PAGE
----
By Ukee Washington

PHILADELPHIA (CBS) — It’s always good news when someone can move out of a homeless shelter and into their own space, but they’re usually starting from scratch, without furniture or household goods. In Chester County, a group of volunteers has filled a warehouse with what they need. We went there to see how it works.

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Kathleen Bonner’s 3-year-old twins have their own ways of playing with a puzzle. One fills a toy truck with the pieces while his sister pieces together a puzzle on a table.

Mom has been putting together pieces, too, making her new rental in Coatesville into a home for her twins and her two teenagers.

“I say I was making bad choices for a while. About three years ago, I found myself in between homes,” Kathleen said.

A social services agency helped her find a rental house. Then it asked Kathleen, what did she need?

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“I gave them the list and I think within a week, they said, ‘We’ll get a truck and we’ll go over there,'” Kathleen said.

“There” was the Community Warehouse Project of Chester County. Kathleen met executive director Glenda Brion, who helps people coming out of homelessness.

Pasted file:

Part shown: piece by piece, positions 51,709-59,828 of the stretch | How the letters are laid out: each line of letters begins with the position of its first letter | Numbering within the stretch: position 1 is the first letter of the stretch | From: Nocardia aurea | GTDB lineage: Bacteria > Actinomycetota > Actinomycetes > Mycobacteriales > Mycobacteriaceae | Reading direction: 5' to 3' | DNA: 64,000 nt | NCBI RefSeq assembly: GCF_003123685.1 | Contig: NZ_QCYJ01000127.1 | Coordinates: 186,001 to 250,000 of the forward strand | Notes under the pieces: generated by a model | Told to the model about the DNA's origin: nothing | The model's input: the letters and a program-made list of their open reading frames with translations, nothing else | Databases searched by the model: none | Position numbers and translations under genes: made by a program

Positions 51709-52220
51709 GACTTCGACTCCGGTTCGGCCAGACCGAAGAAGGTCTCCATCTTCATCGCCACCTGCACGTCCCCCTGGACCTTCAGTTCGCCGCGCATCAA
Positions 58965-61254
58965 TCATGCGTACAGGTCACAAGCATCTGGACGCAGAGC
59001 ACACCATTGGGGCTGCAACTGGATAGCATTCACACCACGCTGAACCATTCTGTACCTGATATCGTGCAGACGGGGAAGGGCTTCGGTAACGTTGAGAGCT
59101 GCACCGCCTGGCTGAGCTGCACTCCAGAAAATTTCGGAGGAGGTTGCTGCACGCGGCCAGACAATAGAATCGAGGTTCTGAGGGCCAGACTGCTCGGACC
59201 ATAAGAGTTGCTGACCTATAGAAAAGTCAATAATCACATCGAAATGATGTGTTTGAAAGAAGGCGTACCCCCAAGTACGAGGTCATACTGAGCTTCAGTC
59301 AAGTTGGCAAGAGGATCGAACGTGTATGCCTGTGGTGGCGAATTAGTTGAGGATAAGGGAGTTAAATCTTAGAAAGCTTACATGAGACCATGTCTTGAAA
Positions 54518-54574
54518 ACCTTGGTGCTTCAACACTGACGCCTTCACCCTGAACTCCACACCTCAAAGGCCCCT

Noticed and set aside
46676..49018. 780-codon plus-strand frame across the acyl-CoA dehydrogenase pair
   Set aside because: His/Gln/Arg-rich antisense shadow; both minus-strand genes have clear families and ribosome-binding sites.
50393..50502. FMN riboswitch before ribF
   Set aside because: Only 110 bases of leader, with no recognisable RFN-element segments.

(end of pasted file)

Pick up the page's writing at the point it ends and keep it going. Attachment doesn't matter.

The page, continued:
“They get housing, but they don’t have any furniture because they’ve been a shelter, or they had to leave their home in a hurry,” Glenda said.

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The Warehouse is set up like a thrift store, and everything is free, donated by the community: things for the living room, the kitchen, the bedroom, the floor, and more.

“It’s incredible how much people are so willing and excited to give items away, knowing that they are going right back out to people in need,” Glenda said.

Kathleen got to choose what she wanted and get it delivered to her home, such as a sofa, tables, a lamp, and a rug. “This couch is beautiful!” Kathleen said, “So I was thinking ‘I want to grab that couch, and I love the carpet, the table is really nice.'”

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Glenda rarely gets a chance to see a finished home, but Kathleen shared pictures of her new space.

“You really made our house feel like a home,” Kathleen told Glenda.

Glenda teared up. “It’s very powerful to see we can make a difference in someone’s life.”

Glenda appreciates every single donation. She says their biggest need is twin beds. They often run short.

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If you would like to find out how to help, whether by donating or delivering furniture, contact the Community Warehouse Project at 484-473-4360. Phone messages are checked every few days, and donation days and times are arranged in advance.

Ukee Washington